‘THE THINGS WE COVET, COL­LECT AND IM­BUE WITH VALUE (PER­CEIVED OR REAL) ARE CHANG­ING’

The National - News - Luxury - - HIGHLIGHTS - Selina Den­man, edi­tor

D es­ign, in all its forms, is un­der­go­ing a seis­mic shi . Fash­ion is a prime ex­am­ple – the way we cre­ate it, the way we con­sume it, the way we present it and even the way we write about it, is chang­ing rad­i­cally. The re­sult, at this point in time, is com­plete chaos.

Over the last month, de­sign­ers have shown their cre­ations on run­ways in New York, Lon­don, Mi­lan and Paris. Some pre­sented spring/sum­mer 2018 col­lec­tions, oth­ers un­veiled see-now, buy-now or “Septem­ber” lines that went on sale im­me­di­ately. In Mi­lan, Livia Firth spear­headed the Green Car­pet Fash­ion Awards and cel­e­brated sus­tain­able ini­tia­tives; on the high street, the fast-fash­ion model whirred on un­abated. Some de­sign­ers stuck with the for­mula and sent stick-thin mod­els down the run­way; oth­ers em­braced a more cur­va­ceous sil­hou­ette (the New York shows, in par­tic­u­lar, pre­sented a heart­en­ingly di­verse rep­re­sen­ta­tion of fem­i­nin­ity). Global fash­ion be­he­moths and arch ri­vals LVMH and Ker­ing joined forces to ban the use of size-zero mod­els and those un­der the age of 16. And then, to con­fuse mat­ters fur­ther, Maria Grazia Chi­uri, creative di­rec­tor of Dior (an LVMH brand) pre­sented a show that cel­e­brated fem­i­nist artist Niki de Saint Phalle, but went on to make head­lines for re­mind­ing the world that, ac­tu­ally, “not all peo­ple can be a model … it’s a job”. Her ex­pla­na­tion: “We work on a Stockman dummy. It is size 37 … So we need the girls who have the tal­ent and are nat­u­rally born in this size.”

Clearly, the old sys­tems are break­ing down, and the tra­di­tional prac­tice of creat­ing a sin­gle, sea­sonal col­lec­tion, show­ing it months be­fore it hits stores, as part of a closed, in­dus­try-only event, is dy­ing a slow death. Whether this is a pos­i­tive or neg­a­tive thing re­mains to be seen.

With such dis­rup­tion un­der way, ex­ist­ing value sys­tems are also shi ing. The things we covet, col­lect and im­bue with value (per­ceived or real) are chang­ing. And so pens be­come in­vest­ment items, even though, in a digital age, we hardly use them (page 18); trainers, a long-stand­ing sym­bol of un­der­ground coun­ter­cul­ture, be­come a lux­ury ac­qui­si­tion (page 30); and a pair of crusty Nike shoes cre­ated in 1989, as a pre­dic­tion of what the fu­ture might look like, sell at auc­tion for more than Dh150,000 (page 50).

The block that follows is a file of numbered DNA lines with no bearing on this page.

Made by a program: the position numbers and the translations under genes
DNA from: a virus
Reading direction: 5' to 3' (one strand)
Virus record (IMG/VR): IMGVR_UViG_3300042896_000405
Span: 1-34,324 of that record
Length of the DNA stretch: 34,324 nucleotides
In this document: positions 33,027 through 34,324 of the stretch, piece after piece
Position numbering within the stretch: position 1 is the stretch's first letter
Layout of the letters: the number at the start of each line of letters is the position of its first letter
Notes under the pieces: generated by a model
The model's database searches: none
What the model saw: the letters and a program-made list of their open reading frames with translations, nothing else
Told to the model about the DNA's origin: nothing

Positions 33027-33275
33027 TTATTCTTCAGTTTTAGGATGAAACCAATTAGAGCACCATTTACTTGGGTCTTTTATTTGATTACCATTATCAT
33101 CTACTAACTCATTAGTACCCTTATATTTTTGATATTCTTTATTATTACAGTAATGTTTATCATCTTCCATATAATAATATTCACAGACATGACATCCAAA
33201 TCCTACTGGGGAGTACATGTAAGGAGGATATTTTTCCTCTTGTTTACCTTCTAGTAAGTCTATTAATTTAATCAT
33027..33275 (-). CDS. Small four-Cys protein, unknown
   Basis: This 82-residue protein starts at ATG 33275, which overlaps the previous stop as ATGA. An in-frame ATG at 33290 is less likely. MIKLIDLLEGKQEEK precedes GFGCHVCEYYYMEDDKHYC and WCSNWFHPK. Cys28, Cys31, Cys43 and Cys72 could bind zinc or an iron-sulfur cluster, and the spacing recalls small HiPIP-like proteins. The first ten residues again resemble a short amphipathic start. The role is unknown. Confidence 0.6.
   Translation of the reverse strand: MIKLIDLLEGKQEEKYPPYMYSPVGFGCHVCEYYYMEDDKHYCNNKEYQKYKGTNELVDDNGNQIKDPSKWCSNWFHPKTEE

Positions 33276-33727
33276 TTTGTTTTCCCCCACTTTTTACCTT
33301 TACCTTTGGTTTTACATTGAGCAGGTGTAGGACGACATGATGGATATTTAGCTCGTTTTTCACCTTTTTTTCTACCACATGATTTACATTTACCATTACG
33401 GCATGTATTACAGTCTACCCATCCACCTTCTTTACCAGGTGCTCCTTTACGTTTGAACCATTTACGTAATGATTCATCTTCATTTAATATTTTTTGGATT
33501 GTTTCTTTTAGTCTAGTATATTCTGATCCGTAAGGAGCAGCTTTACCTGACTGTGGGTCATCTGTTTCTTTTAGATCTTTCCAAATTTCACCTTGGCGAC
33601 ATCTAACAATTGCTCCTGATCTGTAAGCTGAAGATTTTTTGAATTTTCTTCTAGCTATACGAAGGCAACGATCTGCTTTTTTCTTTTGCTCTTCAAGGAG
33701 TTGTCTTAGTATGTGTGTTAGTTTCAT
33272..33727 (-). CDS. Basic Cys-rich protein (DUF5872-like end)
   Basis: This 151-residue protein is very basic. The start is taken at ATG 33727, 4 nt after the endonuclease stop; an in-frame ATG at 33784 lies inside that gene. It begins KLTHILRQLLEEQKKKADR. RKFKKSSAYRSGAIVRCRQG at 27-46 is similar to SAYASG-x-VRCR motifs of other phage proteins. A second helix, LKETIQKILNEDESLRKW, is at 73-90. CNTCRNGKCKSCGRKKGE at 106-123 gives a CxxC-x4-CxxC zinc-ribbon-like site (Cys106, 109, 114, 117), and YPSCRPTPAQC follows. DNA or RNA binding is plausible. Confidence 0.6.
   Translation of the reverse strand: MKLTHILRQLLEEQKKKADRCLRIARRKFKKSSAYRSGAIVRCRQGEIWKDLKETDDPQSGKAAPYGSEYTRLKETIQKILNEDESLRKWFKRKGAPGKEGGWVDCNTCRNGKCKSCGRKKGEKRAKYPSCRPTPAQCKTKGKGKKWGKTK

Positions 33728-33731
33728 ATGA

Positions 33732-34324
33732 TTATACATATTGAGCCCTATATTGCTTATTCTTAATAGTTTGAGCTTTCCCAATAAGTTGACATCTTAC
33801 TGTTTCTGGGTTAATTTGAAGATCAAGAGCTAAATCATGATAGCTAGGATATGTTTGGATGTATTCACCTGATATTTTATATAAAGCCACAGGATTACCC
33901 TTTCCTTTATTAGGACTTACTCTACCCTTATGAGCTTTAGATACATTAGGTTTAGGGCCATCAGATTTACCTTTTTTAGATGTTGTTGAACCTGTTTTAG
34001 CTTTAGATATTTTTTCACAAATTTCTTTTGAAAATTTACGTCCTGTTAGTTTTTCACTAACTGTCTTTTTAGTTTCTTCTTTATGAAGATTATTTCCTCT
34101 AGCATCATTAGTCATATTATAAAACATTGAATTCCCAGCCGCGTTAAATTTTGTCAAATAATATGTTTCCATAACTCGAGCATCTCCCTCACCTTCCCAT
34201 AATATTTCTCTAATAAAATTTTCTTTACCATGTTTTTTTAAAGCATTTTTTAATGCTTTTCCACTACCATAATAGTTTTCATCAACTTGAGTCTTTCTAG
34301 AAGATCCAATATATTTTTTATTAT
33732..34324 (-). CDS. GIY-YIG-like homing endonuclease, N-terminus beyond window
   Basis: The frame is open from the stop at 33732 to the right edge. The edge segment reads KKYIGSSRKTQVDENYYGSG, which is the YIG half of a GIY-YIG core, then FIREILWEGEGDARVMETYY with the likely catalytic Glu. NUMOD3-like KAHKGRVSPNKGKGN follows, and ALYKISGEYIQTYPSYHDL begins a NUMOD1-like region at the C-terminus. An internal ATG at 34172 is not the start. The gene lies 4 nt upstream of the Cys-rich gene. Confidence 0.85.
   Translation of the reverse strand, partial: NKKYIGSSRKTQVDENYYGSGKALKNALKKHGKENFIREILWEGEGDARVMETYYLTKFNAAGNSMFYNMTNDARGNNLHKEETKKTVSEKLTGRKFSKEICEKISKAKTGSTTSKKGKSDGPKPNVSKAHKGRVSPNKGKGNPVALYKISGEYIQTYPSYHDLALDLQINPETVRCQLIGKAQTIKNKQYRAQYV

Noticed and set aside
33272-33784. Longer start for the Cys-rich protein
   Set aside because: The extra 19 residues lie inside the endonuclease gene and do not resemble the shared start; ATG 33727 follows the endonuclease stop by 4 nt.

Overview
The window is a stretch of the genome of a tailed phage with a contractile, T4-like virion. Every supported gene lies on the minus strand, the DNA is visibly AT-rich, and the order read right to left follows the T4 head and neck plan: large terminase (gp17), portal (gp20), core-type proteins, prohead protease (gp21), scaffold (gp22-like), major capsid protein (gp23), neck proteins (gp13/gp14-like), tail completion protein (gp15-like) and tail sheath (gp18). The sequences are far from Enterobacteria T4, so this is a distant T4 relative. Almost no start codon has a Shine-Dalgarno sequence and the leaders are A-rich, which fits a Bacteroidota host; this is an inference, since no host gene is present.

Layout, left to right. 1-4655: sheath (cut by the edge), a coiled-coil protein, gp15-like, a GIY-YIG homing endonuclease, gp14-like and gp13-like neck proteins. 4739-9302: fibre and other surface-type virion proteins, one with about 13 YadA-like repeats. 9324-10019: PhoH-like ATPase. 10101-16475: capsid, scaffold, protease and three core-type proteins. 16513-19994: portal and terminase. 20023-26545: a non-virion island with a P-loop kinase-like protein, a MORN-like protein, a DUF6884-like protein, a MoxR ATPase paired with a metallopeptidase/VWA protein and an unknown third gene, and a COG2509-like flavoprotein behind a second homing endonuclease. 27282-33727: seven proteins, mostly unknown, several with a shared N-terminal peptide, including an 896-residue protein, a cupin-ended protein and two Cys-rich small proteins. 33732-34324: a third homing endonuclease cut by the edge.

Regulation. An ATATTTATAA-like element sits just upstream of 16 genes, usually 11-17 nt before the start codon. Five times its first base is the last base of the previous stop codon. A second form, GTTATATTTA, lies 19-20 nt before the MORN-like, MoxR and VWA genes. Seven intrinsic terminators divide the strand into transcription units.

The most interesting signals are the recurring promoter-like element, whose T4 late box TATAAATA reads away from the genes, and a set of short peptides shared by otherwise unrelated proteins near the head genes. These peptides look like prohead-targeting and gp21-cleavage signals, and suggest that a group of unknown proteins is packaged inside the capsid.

Also shi ing are per­cep­tions of mas­culin­ity and suc­cess – at least ac­cord­ing to Ger­man fash­ion brand Hugo Boss. The com­pany has an­nounced that Chris Hemsworth is the new face of its Boss Bot­tled fra­grance (page 26). Fol­low­ing in the foot­steps of Ryan Reynolds and Ger­ard But­ler, the Thor ac­tor and all-round nice guy is fronting a new cam­paign for the fra­grance, en­ti­tled Man of To­day, which is be­ing po­si­tioned as an ex­plo­ration of cur­rent def­i­ni­tions of mas­culin­ity and suc­cess. “There have been times when I’ve done things and it’s felt like a line,” Hemsworth says of Man of To­day. “Whereas this par­tic­u­lar cam­paign re­ally spoke to me. I think it is a great, pos­i­tive mes­sage and mis­sion state­ment about liv­ing your life with in­tegrity and pas­sion and hon­esty, and suc­cess not be­ing mea­sured by the ma­te­rial things we at­tain, but by the ideals you live your life by.”

The world may be in a state of flux, but that’s a mes­sage that we hope will res­onate.

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